Nikon D800, 1/800 sec., f/7.1, ISO 100, 200mm

Nikon D800, 1/800 sec., f/7.1, ISO 100, 200mm

While in Alberta there was a certain freedom that I felt driving through the tree-lined winding roads. It was as if the road never ended as turn after turn after turn, there were more trees all along the road. It was a great feeling that I will not forget and one that I hope to have again in the future.

It feels great doing it, and it also makes for great photos from afar. I took this photo from atop a mountain lookout point high above these trees. With my 200mm telephoto lens, I was able to focus on the single winding road peaking through the trees all around. I waited (and waited and waited) until a car passed by the road so that I can add another element of interest to the photo. I feel the single vehicle driving along also shows the emptiness of the area amongst the vast land.

This would also make for a good example of scale. We all know how large a vehicle may be. If you compare the size of this car to the rest of the photo, you’ll soon realize the trees make up for a lot of the space in the picture!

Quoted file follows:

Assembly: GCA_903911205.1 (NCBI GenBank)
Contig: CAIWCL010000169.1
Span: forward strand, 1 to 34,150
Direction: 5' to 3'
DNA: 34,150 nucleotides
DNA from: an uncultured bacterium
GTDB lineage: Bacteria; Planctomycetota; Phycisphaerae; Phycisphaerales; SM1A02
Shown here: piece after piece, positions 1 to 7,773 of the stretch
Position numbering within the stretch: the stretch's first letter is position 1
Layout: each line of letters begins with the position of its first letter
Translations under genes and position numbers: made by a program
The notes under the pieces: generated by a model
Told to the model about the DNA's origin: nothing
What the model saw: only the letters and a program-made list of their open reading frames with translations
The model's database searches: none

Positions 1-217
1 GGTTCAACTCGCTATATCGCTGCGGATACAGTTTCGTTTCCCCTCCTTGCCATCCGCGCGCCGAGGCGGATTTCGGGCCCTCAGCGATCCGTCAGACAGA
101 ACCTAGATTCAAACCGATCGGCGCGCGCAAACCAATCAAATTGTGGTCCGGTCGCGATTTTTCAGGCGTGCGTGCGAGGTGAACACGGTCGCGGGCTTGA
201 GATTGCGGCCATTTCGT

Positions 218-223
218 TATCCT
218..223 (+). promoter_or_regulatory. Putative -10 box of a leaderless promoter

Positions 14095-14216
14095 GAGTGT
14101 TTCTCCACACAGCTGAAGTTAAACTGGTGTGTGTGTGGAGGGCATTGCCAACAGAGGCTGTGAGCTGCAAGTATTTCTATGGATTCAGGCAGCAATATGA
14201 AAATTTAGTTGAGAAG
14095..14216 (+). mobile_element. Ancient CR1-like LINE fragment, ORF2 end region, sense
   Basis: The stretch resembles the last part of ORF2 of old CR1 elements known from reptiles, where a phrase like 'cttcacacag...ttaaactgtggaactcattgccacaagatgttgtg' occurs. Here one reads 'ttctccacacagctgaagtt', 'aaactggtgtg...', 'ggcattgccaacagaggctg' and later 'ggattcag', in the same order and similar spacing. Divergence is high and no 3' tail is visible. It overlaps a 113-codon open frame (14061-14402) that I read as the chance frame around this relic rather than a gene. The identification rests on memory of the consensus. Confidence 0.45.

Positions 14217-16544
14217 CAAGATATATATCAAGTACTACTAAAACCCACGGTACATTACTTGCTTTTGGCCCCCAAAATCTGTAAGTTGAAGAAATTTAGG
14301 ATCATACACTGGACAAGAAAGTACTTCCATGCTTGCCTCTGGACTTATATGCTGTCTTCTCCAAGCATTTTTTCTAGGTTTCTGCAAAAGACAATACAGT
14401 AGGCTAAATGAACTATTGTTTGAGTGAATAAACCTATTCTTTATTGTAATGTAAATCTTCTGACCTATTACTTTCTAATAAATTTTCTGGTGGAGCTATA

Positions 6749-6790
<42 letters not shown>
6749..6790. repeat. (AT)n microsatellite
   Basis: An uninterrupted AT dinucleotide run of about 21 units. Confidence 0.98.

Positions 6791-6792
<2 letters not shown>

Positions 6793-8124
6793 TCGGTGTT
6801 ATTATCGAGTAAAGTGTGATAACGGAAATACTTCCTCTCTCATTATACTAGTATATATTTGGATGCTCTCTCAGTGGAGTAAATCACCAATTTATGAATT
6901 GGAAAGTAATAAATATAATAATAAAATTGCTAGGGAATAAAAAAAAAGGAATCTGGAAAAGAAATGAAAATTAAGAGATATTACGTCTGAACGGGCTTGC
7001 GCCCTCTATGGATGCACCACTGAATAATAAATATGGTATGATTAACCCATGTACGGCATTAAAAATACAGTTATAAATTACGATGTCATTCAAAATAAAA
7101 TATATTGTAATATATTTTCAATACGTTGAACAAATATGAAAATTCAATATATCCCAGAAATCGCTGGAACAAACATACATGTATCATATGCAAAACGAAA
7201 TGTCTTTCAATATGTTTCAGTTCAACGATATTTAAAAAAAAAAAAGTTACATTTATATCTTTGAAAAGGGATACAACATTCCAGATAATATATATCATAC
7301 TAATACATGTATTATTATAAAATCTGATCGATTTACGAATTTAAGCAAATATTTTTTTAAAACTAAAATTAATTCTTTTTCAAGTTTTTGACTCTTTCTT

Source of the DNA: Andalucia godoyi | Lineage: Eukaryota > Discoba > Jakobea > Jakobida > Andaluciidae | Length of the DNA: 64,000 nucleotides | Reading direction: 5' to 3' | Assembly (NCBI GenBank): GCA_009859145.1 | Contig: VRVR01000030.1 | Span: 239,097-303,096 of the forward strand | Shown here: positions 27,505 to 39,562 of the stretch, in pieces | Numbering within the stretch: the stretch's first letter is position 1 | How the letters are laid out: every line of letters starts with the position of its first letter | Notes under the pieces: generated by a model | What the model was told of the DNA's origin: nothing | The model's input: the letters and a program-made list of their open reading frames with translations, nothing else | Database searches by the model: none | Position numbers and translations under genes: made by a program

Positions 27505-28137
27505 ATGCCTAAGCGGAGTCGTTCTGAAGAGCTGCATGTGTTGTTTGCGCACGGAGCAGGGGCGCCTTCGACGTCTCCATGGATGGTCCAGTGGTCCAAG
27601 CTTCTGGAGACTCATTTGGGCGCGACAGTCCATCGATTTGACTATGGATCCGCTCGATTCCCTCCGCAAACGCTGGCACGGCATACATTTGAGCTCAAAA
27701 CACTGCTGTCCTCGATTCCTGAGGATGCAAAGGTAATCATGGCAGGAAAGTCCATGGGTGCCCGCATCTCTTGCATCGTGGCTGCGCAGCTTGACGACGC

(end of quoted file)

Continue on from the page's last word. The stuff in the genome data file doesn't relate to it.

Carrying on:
Get more at Hornsby, Watson & Hornsby!

No Tripod? Then make your own!

When you’re out and about photographing, you may not necessarily have all of your equipment with you. If you’re outside and realize you don’t have something to make the picture that you want, improvise and work with what you have in front of you.

Nikon D800, 1.0 sec., f/16, ISO 100, 14mm

Nikon D800, 1.0 sec., f/16, ISO 100, 14mm

Take this photo for example. I really wanted to capture the people taking their pictures with the statue in the centre. I envisioned them sharp in my photo because they’re sitting still, while everybody else around them are blurred because of their movement. To do this most effectively, I would have liked a tripod to keep my camera stationary.

Since I didn’t have one with me, I found a ledge on the top floor that was angled slightly downward. This, coupled with my wide angle lens, gave a great angle for my camera to capture the entire ground floor with the vision I had in mind. It worked out well in my opinion, as the couple stayed there long enough for me to get my one second exposure.

All this all because I looked around for the best place to take my photo, given the equipment that I had with me.

A Scarborough Bluffs Surprise

Over the weekend I had another chance to go visit the beautiful Scarborough Bluffs Park. The day started off overcast, but fortunately by the time I got there, the clouds opened up and it turned out to be another gorgeous day to be there.

I alluded to this in an earlier post, but the best part of the day came when the jet skiers came out of nowhere to give us a private show as they swirled and made noises down below. Since this was such a unique moment, it was important that I was able to capture this uniqueness while showing the surroundings.